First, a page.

Anyone who has spent any time on Instagram, Twitter, or Facebook knows how precarious their position is. The platform can terminate an account with millions of followers at a moment’s notice.

Moreover, even if users generate massive ad revenue, it all goes to the platform itself. To make things worse, that business model itself can become a vulnerability point because advertising companies can exert pressure on the platform to remove accounts.

Seeing this in action, Jack Dorsey, the founder of Twitter, regretted how he constructed the platform, painting it as his “original sin.” In hindsight, he would have made Twitter as a protocol like Signal, because “If it has a centralized entity behind, it will be attacked.”

Therefore, social media is among the greatest use cases for web3. There are solutions to remove social media vulnerabilities. An early example is Lens Protocol from the Aave lending platform. 

Lens uses NFTs and smart contracts to create tools to develop social media networks. Except, NFTs are not playable characters but user-profiles and followers, all owned and managed by users themselves as non-custodial social media profiles.

Lens Protocol is a web3 use case
How Lens Protocol works: Lens

This way, content creators could customize their own social media footprint, monetize it, and control it from top to bottom, without any corporate interference. Like with other permissionless blockchain platforms, Lens users would take advantage of non-custodial wallets as the entry point for this self-governance.

Network effect as the main game-breaker

Already, both Twitter and Facebook have their alternatives. However, they are made less competitive due to the network effect, which gives them value. 

It would then be up to the public to decide if auto-censorship and lack of monetization are worth it. Centralized social platforms monetize indirectly by using their users’ accounts as pointers to other platforms.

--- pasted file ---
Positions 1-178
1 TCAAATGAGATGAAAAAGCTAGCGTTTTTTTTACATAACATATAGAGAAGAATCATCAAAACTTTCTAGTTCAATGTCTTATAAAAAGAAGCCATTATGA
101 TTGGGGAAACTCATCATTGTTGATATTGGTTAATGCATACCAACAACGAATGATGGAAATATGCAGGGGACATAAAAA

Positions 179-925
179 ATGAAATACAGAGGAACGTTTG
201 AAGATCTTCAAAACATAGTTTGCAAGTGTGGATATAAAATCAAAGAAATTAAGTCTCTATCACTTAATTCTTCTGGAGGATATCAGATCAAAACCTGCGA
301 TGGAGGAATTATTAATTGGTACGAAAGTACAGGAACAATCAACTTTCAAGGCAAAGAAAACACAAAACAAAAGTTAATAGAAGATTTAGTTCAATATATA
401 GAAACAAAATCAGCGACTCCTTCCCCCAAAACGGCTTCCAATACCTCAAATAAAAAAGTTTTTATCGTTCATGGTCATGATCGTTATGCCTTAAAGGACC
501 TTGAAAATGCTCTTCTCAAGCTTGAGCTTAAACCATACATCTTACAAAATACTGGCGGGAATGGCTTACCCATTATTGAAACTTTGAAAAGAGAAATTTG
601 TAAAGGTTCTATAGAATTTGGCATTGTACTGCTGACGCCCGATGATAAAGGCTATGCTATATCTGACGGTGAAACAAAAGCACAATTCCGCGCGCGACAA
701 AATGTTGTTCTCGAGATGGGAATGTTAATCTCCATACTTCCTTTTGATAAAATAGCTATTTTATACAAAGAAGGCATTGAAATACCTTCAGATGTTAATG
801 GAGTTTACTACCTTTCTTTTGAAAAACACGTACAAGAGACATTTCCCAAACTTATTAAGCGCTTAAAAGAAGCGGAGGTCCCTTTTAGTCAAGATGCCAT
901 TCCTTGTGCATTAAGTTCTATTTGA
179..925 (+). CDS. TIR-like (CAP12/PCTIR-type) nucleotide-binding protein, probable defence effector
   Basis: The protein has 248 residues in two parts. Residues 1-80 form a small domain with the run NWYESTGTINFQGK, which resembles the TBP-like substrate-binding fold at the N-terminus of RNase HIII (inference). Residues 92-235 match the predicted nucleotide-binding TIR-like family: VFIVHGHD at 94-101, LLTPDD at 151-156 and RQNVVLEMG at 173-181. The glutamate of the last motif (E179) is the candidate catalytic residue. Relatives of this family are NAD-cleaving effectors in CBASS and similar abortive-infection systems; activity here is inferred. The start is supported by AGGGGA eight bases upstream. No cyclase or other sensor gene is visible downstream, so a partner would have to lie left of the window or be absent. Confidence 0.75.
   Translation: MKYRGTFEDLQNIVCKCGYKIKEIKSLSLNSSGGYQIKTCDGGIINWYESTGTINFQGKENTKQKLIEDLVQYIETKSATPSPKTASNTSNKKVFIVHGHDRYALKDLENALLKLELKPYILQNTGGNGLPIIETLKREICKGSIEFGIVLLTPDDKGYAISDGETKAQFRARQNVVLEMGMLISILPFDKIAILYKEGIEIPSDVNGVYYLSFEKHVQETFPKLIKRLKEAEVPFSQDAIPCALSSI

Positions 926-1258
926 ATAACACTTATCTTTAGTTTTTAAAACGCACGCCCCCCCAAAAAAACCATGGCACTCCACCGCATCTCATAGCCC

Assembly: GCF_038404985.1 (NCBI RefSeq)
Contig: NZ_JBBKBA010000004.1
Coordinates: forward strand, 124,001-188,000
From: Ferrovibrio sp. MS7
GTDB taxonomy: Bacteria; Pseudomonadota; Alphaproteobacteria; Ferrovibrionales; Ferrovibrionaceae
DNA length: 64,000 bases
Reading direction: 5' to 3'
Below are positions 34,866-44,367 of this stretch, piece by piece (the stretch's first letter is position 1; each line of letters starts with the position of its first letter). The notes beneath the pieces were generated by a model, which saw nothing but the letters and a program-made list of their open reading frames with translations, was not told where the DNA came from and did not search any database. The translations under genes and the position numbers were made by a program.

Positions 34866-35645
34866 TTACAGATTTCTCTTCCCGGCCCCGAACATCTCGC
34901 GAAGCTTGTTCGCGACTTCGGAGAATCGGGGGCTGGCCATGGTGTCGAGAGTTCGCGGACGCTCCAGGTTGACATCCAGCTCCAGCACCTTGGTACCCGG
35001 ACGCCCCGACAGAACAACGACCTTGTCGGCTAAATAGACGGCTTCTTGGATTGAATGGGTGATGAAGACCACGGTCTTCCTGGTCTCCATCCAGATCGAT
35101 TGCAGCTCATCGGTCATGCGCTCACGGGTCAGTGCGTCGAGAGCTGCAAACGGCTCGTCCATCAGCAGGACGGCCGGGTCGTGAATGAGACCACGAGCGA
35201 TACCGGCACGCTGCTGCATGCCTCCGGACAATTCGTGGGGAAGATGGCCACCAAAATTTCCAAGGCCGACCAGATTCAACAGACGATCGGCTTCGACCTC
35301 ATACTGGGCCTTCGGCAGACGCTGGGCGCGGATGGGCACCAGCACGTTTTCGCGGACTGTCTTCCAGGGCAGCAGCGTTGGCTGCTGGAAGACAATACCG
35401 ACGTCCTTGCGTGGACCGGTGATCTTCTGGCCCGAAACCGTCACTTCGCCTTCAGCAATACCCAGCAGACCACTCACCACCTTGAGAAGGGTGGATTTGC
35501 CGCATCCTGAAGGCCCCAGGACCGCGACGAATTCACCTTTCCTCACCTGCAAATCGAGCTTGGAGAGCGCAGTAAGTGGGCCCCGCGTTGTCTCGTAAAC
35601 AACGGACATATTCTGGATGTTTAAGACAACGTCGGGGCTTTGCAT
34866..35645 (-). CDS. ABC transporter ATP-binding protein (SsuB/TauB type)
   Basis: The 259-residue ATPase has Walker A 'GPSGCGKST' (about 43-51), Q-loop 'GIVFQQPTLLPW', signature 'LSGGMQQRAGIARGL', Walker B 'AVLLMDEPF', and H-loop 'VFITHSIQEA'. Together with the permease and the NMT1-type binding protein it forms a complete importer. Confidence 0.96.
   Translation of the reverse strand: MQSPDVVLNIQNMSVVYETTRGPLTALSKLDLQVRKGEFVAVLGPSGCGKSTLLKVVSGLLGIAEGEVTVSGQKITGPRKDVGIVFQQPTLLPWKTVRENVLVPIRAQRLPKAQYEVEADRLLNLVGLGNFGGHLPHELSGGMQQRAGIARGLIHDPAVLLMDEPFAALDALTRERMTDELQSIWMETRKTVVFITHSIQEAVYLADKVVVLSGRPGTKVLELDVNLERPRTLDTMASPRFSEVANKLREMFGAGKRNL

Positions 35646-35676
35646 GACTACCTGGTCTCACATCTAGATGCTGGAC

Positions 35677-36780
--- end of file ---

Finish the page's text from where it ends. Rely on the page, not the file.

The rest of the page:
Lastly, web3 is already making inroads into legacy forums. As the internet’s largest forum of forums, Reddit has made good use of avatar NFTs and tokens to reward the quality of comments. Through its customizable Community Points, subreddits can even launch them as tradeable cryptocurrencies. This happened with r/Cryptocurrency when the subreddit’s token Moons (MOON) got listed on the MEXC exchange. Once again, this demonstrates how flexible web3 can be. Even tokens that originally had no monetary value can transform into an asset.


DeFi Lending

Decentralized finance (DeFi), known as “the” web3 foundation, hosted on blockchain networks and deployed by smart contracts, is perhaps the most obvious use cases for web 3. DeFi’s decentralized applications (DApps) cover the entire range of traditional finance, but without banks or market makers. 

DApps like Aave or Curve provide users with automated loans, provided users deposit collateral in smart contracts first. Blockchain-powered DApps can even tokenize stock derivatives, fiat currencies, and commodities like gold and silver. For instance, Synthetix does this by linking their underlying value with the help of Chainlink (LINK), thus making them available for on-chain trading.

This means that people in developing countries can get into high finance investing, without a stock exchange even needing to exist in their own nations. In addition to the aforementioned P2E gaming, DeFi can turn users into market makers.

If users deposit tokens into a decentralized exchange (DEX) like Uniswap, they become liquidity providers. Meaning, other traders who want to exchange one token for another, such as ETH for USDC, would use that liquidity pool to do it. In return, liquidity providers get a cut out of each trade, just like a bank would.

What is web3 all about?

In conclusion, web3 is all about tokenizing the physical world. The word “token” means representation. If something can be logically defined, it can be bound as a token on a blockchain platform. These tokens and platforms can then form a greater network, an ocean of value in which each drop represents a person’s financial autonomy.

Of course, there are whales in this ocean that move value one way or the other. But, it is already clear that web3 is the online future. Even cornerstone legacy companies are well on their way to take advantage of blockchain networks. It is up to the users to support decentralized, public, and open-source blockchains. Otherwise, they risk recreating web2 foibles in tokenized form.

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About the author

Shane Neagle

Shane Neagle is the editor in chief of The Tokenist. Shane is fascinated by the potential for technology to impact not just economics, but the way humans interact with each other and the world. When not reading or writing about digital assets, Shane enjoys spending time outdoors.

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Shane Neagle
Shane Neagle is the editor in chief of The Tokenist. Shane is fascinated by the potential for technology to impact not just economics, but the way humans interact with each other and the world. When not reading or writing about digital assets, Shane enjoys spending time outdoors.